As Prime minister Scott Morrison prepares to finally relent to mounting local and international pressure on Australia to adopt a net zero emissions target, the usual backbench agitators within the Nationals are already seeking to undermine the commitment with special carve-outs.
In doing so, the Nationals could be about to sell out Australia’s farmers in an effort to protect the coal industry.
Morrison has been dragged, unwillingly, into conceding that Australia will need to adopt a specific commitment to reach zero net emissions by 2050 – but even this commitment is at risk of being undermined by pressure from within the Coalition government.
But excluding agriculture from Australia’s climate change targets would almost certainly do more harm than good.
Successive Australian federal governments have been reliant on measures within the agricultural sector to meet international climate commitments.
In fact, most of Australia’s commitments under the Kyoto Protocol have been achieved through the creative use of ’emissions reductions’ sourced through the accounting of land use, land use change and forestry (LULUCF) credits.
Some within the Nationals ranks have made clear where their motivations sit – former deputy leader Bridget McKenzie told ABC Radio National on Tuesday morning that the party would not support a net-zero target unless the agricultural, mining and manufacturing sectors were carved out.
“The Nationals have been very, very clear, we won’t be taking a blind leap of faith on a zero emissions by 2050,” McKenzie told the ABC.
“We don’t have a plan in front of us. And until we see the details and understand how over the next 30 years, this emission reduction target will be implemented. We can’t be asked to sign up to it because they need it will be our industries and it will be our communities that pay the ultimate price.”
This has been an argument echoed by others within the Nationals ranks, including former cabinet members Barnaby Joyce and Matt Canavan, who have both advocated for the growth of Australia’s coal industry, despite forecasts of the impacts of increased global warming suggesting Australian agricultural lands would be devastated by increased frequency of extreme weather events.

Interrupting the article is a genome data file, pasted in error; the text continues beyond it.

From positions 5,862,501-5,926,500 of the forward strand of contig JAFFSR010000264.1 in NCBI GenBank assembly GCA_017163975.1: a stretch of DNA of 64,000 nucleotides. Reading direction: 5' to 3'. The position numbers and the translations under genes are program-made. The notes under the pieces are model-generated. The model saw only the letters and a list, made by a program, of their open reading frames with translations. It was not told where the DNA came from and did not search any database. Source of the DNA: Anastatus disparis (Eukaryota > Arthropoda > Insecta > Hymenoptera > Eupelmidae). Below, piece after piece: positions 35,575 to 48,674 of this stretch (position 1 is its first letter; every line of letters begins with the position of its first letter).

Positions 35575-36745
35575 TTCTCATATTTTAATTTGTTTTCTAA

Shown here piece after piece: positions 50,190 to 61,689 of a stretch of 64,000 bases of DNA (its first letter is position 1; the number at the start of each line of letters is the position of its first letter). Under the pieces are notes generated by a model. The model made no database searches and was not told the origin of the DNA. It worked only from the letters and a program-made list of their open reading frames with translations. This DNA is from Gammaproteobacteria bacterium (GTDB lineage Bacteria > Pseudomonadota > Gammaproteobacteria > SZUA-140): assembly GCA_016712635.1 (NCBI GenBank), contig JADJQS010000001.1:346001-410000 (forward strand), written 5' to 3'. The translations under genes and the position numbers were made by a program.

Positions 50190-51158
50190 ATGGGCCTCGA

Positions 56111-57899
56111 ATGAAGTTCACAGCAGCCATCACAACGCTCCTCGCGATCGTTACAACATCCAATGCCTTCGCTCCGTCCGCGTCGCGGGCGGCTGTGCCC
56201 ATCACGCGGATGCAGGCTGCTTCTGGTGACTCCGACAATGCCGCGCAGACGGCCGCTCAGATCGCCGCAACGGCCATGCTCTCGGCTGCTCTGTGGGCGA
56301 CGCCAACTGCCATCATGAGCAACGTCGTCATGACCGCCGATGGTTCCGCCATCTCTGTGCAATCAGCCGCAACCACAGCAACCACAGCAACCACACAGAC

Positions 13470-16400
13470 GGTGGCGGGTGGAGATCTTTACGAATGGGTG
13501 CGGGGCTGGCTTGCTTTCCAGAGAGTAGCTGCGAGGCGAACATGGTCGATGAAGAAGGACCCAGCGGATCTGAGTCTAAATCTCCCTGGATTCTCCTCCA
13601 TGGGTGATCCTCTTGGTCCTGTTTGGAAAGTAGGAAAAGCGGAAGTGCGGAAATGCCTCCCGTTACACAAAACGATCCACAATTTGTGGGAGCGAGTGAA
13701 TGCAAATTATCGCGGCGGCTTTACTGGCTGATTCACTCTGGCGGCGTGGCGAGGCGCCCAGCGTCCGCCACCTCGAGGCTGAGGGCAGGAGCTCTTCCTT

In a joint opinion piece published in The Australian, Joyce and Canavan said that they believed a target of net zero emissions would prevent the growth of the Australian agricultural sector.
“This is why the Nationals have always been opposed to a net-zero target. Even before you consider the impact on our mining and manufacturing industries, a net-zero emissions policy would destroy any hope of expanding Australian farming,” the duo wrote.
But this runs counter to the positions of some of Australia’s leading farming advocacy groups, which have argued that a commitment to strong climate targets would help drive innovation within the sector, protect Australian exports from potential carbon tariffs, as well as helping to limit the damage set to be caused by global warming.
The growing list of farming groups that back the adoption of a net-zero target include the National Farmers Federation and Meat and Livestock Australia – neither of which could be labelled a ‘green group’.
Responding to suggestions that the sector could be left out of any measures to reduce emissions, National Farmers Federation CEO Tony Mahar warned against the government leaving farmers worse off.
“Farmers are in the box seat to seize the opportunities from a reduced emissions future – and many are already doing just that. Any policy that restricts opportunities available to farmers and rural and regional communities would clearly be a negative outcome,” Mahar said.
“A demonstrated proactive approach to emissions reduction, is also a factor for continued and expanded access to valuable export markets.”
Farmers for Climate Action added that the agricultural sector was also particularly vulnerable to the impacts of climate change, and that supporting the sector to be involved in measures to reduce emissions would help the industry prosper into the future.
“Facing more frequent and severe droughts, floods and bushfires, Australian farmers are on the frontlines of climate change in this country,” Farmers for Climate Action deputy chair, Dr Anika Molesworth, said.
“Acting on climate change also presents a tremendous opportunity for regional Australia to benefit from the creation of new jobs in clean energy generation, manufacturing and ecosystem restoration work.”
“Rather than being omitted from a national target of net zero by 2050, Australian farmers are calling out for extra funding for research and development, so that they can reach net zero quickly and continue to provide high quality food and fibre to the world.”